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Reaching Maximum Capacity, and Then Some, at Ellen's Pinoy Grille in La Palma

Filipino Fill-Up
Reaching maximum capacity and then some at Ellen’s Pinoy Grille

Filipino food has been misunderstood, underappreciated and disrespected—even by me. When I was younger, I got exposed to it at catered events (weddings, baptisms) hosted by Filipino friends. The food usually sat out for far too long in chafing dishes—less-than-ideal conditions that amplified the cuisine’s peculiarities on my virgin palate.

Here, after all, was an Asian cuisine that bore no resemblance to any other Asian cuisine I knew of. There were cut-up hot dogs and grated Cheddar in the spaghetti, fatty pork in nearly everything, and this blood stew called dinuguan that looked even scarier than it sounded.

Sisig city
Jonathan Ho
Sisig city

Not realizing I hadn’t seen the cuisine in its best light at these events, I once callously dismissed it with one regrettable statement, made within earshot of my date, a proud Filipina. “I hate Filipino food,” I said out loud, to her horror.

My re-education began promptly after. She took me to the cities of Artesia and Cerritos, areas recognized by Pinoys and Filipino-food-lovers as Gardens of Eden. It was here where I was finally and properly introduced to the most soulful of all Asian cooking. Since then, what was once weird and peculiar has become endearing and familiar. At the same time, I discovered sisig, a Filipino pork dish that seemed to have materialized from my dreams.

Another discovery was that beyond the walls of this Eden were other oases of good Pinoy eats, some in OC. A few years ago, my esteemed colleague Gustavo Arellano wrote about Ellen’s Pinoy Grille in La Palma. This was a turo-turo joint, where you “point-point” at the selection with an outstretched finger or your lower lip (Filipinos, you know what I’m talkin’ about).

Recently, Ellen’s moved a few hundred feet into a bigger space in the same plaza. Its modus operandi remains the same: freshly made turo-turo. But now, the upgraded spot allows them to host get-togethers. And of course, it isn’t a Filipino party without karaoke (which will inevitably involve Elvis) and line dancing (which will inevitably involve the macarena). The new location has the room to do both.

For food, Ellen’s is acclaimed for the aforementioned sisig, a divine hash made by deep-frying pork to a crisp, chopping it up into fragments, and tossing it with citrus juice, ginger, diced onions and peppers. Traditionally, in the old country, sisig is made with meat chipped off a pig’s face, and can include some offal, even brains. Ellen’s sisig isn’t like that, but it’s still miles away from your mama’s Tuesday-night pork chops and a thousand times more addictive.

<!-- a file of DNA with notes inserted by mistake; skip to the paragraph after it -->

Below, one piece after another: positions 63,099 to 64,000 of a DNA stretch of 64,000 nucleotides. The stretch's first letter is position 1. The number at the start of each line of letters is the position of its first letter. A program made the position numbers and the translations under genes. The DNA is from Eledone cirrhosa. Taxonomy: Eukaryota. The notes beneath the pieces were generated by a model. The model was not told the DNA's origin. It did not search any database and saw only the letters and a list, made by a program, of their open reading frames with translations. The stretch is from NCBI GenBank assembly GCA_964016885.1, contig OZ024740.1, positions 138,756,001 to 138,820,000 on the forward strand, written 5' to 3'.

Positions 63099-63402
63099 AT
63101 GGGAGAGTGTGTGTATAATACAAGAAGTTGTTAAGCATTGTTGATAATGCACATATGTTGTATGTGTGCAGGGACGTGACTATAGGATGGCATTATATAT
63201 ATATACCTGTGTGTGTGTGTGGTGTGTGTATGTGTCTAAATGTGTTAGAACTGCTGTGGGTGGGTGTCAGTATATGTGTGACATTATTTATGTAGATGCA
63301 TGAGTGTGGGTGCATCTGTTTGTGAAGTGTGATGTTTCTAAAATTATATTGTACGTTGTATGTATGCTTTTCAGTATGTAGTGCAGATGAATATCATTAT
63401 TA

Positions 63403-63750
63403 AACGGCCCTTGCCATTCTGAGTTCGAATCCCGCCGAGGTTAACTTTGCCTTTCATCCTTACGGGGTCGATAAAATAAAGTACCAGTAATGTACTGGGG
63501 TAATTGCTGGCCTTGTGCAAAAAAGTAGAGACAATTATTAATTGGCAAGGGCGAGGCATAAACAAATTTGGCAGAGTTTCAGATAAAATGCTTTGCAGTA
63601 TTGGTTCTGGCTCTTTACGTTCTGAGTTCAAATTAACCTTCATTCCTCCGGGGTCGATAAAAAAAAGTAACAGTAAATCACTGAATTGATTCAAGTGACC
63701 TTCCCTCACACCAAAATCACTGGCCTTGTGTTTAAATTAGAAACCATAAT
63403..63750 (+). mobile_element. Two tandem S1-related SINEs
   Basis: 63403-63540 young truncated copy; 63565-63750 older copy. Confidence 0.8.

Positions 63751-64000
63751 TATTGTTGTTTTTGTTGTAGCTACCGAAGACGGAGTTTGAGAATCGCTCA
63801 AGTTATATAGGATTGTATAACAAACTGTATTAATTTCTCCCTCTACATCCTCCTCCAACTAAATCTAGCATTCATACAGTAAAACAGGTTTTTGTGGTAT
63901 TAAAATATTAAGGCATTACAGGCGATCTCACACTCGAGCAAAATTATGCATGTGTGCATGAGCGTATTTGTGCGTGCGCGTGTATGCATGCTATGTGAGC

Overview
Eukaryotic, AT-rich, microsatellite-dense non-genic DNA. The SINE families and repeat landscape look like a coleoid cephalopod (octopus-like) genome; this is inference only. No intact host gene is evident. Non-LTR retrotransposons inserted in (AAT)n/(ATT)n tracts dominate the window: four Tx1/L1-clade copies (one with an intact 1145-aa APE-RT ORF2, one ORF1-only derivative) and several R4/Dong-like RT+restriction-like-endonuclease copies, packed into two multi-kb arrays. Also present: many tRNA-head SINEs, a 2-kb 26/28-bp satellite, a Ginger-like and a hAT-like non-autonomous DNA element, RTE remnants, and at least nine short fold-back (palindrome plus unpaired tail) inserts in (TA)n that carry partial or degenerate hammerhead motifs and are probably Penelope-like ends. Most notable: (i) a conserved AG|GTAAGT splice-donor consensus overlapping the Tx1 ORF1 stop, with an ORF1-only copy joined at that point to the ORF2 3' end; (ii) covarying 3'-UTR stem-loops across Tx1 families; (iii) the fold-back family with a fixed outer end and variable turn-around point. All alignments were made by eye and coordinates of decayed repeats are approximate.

Once you’ve had it, you will crave sisig in both your sleeping and waking hours. The secret is in its formulation. Even though it’s composed mostly of hog, the porky richness is tempered by the citrus tartness and ginger bite. As a result, it’s extraordinarily light on the palate and you never get sick of eating it, even with the overly generous portions Ellen herself mounds onto your plate.

Ellen is like the auntie who’s constantly trying to feed you. She’ll always err to the side of too much food. But don’t protest. You’ll finish every morsel.

Sisig isn’t the only thing in her porcine repertoire. Ellen does a fine adobo (pork simmered with soy, vinegar and garlic), overstuffed siopaos (pork steamed buns), crispy lumpia shanghai (two-bite egg rolls filled with pork) and menudo, a tomato-ey pork-and-potato stew bearing no resemblance to the Mexican tripe soup. There is also pork in her pinakbet—a mélange of long beans, squash, bittermelon and eggplant—cooked with a pink, stinky flavoring agent called bagoong.

Her bittermelon dish keeps it simple with just a few bay shrimp and garlic. The palate-cleansing vegetable will be refreshing for those acquainted with its charms. For everyone else, it’ll seem like licking soap. But you don’t have to acquire a taste for the chayote. It looks and eats like honeydew with a subtler kind of sweetness and a broth best spooned over rice.

Absent from the ready-made trays is the pancit palabok, one of the few things they make to order. This slurpable jiggle of noodles—smothered in an orange-colored, vaguely pork-y, shrimp-y sauce—is part pad Thai, part spaghetti, but all Pinoy. Squeeze calamansi juice before eating, and say it out loud with me: I LOVE FILIPINO FOOD!

Ellen’s Pinoy Grille, 7921 Valley View St., La Palma, (714) 522-8866; www.ellenspinoygrille.com. Open Mon.-Fri., 11 a.m.-9 p.m.; Sat., 8 a.m.-8 p.m.; Sun., 8 a.m.-7 p.m. Meal for two, $10-$15, food only.

 
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